Selam G. '18
Mar 21 2018
Content warning: This blog post may contain terms that are considered sexually explicit. I wanted to include such terms in an effort to present a real, unfiltered picture of the information you need to know and real terms you may hear in college. It also may reference emotionally or physically abusive relationships. It is also, uhh, going to be a really long post ^^;
This is a bit of an awkward topic for me to broach, but having seen many friends and classmates navigate the confusing, emotionally draining pathways of dating in college, I want you to know what I wish I, and my friends, had known as freshmen (especially freshwomen).
I was inspired to write this by an MIT confessions post, where someone complained that an international student "did not understand U.S. dating culture", referring to hookup culture or the general idea of casual relationships, because the poster was in what they thought was a casual relationship, where clearly the other party thought it was a... read the post »
Feb 18 2018
I thought, since my last post was actually quite uninformative re:MIT facts and information, and instead I just blogged my feelings (which isn’t all bad, I suppose) today I could actually tell you what I’m doing this semester.
I had the most information about this in my last post actually, but to recap: Professor Russ Tedrake’s goal is to construct a paper airplane that he can throw from MIT and have it land accurately in Harvard Square. His lab has already made a paper airplane that can repeatedly land on a perch, the way birds do, and he is fascinated by the way passive mechanisms allow us to move about. For example, this robot falls down a ramp in a walking motion (no power, no motors, no electricity!) showing how purely mechanical designs can be efficient and effective. So, we should really be taking more advantage of that in robotics--a principle he impresses on students every Tuesday and Thursday in 6.832: Underactuated Robotics.
Help I’m surrounded... read the post »
Feb 8 2018
I wrote this on my first day of classes this past Tuesday, and decided to throw it up here mostly unedited (meaning, excuse all the typos lol) as a real-time reflection of four years at MIT.
Today is hectic. My sleep schedule, I feel, is about 2 hours later than normal working professionals, as I feel like I can never wake up before 9AM. But today I have lecture at 11, so I rush to get ready at 9:45, going through the motions of brushing my teeth and washing my face, throwing on clothes, fussing with my frizzy hair (quite overdue for a wash day by now), giving up on it, rushing out the door. I jump on the 1 bus and get off at MIT, get coffee, and try to figure out where my lecture hall is. It’s in a room I’ve never been before (1-390) which is surprising, as for the last two years all my engineering courses were typically in one of five lecture halls that I became familiar with.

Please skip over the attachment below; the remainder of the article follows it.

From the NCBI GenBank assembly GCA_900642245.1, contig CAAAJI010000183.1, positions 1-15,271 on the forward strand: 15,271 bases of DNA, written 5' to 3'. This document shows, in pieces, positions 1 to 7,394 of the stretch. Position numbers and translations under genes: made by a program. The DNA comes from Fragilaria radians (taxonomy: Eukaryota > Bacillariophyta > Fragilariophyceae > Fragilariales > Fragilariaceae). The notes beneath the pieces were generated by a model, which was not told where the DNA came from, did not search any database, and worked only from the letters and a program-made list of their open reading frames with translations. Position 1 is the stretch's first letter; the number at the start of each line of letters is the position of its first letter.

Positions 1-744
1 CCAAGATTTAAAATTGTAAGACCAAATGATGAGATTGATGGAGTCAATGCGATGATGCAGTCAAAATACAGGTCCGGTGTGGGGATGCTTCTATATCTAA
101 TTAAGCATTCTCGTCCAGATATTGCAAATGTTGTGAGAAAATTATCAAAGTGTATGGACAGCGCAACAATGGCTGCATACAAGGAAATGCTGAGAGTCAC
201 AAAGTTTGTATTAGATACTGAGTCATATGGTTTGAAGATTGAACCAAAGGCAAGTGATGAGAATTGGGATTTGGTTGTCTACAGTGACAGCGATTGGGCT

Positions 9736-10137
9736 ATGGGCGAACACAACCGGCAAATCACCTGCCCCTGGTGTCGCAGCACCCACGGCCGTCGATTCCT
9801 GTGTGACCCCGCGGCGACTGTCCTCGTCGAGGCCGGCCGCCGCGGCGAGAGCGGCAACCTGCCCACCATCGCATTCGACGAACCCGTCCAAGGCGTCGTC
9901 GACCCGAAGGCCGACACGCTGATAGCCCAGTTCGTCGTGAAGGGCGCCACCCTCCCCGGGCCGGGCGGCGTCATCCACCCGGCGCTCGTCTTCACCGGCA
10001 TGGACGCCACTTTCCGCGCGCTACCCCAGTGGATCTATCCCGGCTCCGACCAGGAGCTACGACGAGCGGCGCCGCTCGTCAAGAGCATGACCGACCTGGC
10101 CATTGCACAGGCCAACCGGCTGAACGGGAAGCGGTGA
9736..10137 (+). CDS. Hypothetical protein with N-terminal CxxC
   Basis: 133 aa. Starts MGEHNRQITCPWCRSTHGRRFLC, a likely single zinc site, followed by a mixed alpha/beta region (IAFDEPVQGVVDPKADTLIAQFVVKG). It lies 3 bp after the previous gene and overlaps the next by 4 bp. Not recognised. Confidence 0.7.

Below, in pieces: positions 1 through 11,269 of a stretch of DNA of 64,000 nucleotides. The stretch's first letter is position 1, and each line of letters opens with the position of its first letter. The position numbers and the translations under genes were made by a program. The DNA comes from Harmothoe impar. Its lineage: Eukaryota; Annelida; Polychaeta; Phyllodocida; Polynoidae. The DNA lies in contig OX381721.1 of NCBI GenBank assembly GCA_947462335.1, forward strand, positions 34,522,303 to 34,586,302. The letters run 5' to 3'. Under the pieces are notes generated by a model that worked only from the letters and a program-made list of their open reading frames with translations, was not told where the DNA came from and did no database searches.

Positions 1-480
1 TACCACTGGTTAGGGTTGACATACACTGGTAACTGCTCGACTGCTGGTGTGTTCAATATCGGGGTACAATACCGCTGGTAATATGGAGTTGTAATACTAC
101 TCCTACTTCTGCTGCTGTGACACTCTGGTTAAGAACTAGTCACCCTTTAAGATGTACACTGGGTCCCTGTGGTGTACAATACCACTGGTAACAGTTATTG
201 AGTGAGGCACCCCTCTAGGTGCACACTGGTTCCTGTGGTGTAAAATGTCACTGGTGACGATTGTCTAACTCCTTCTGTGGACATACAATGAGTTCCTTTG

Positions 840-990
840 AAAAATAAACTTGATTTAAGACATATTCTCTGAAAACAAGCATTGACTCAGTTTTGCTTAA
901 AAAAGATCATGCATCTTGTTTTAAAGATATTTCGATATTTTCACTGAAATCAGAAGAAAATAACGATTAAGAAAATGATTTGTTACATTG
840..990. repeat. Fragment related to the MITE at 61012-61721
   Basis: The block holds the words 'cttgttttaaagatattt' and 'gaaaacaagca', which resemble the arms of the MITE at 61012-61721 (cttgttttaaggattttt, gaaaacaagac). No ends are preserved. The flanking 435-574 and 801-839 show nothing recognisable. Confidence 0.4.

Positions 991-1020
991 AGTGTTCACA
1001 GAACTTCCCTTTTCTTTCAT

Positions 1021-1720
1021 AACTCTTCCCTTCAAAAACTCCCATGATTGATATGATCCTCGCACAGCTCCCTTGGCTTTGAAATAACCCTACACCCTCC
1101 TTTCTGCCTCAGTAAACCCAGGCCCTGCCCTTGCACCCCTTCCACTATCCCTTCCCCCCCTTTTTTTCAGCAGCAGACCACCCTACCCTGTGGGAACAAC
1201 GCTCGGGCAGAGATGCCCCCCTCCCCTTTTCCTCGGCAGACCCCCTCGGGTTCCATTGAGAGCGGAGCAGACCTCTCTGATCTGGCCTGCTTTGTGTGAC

Today is hectic in part because my mind is still racing--I’m still conflicted between two... read the post »
Feb 2 2018
Kevin C. '17 (pictured above at the Porsche Museum) is now a grad student in the Aerospace Controls Lab. He was the electrical systems lead of the MIT Formula SAE team as an undergrad. What follows is a post Kevin wrote about his awesome experience traveling to Europe with the team! You can learn more about the current team at fsae.mit.edu
While many people travel to western Europe to see cultural or historic sites, my friends and I traveled to Europe for a different sort of attraction: single seat electric race cars.
Over six days, in three countries, we met with Formula SAE – SAE stands for Society of Automotive Engineers – teams from five different universities. We saw some of the best student-built formula cars in the world.
FSAE is an international, collegiate-level design competition that challenges teams of students to build and race open wheel formula cars. MIT’s team designs and builds an electric car for the US competition in Lincoln, NE each June. I’ve... read the post »
Jan 12 2018
(it took a lot of effort not to resort to a clickbait-y title like “ADMISSIONS BLOGGERS---EXPOSED!!!!!!”)
Some of you may remember that a(n embarrassingly long) while ago, I wrote a post about personality tests, in particular, the scientific invalidity of the Myers-Briggs test. Well, I also sent out a survey to the bloggers, asking them what their results were for all those personality tests!
None of this, the tests themselves nor my own meta-survey asking people to take surveys, is scientific either. Mainly, I just thought this would be fun to read (since you all want to know more about the bloggers, right?!?!) and I thought it would be cool to gauge the different qualitative reactions from people to their test results. It turned out, there was a lot people had to say--about their results and their own identities, about the tests themselves, and even just about how fun or less fun each one was.
On accuracy, a common thought seemed to be, “I feel like I would get different... read the post »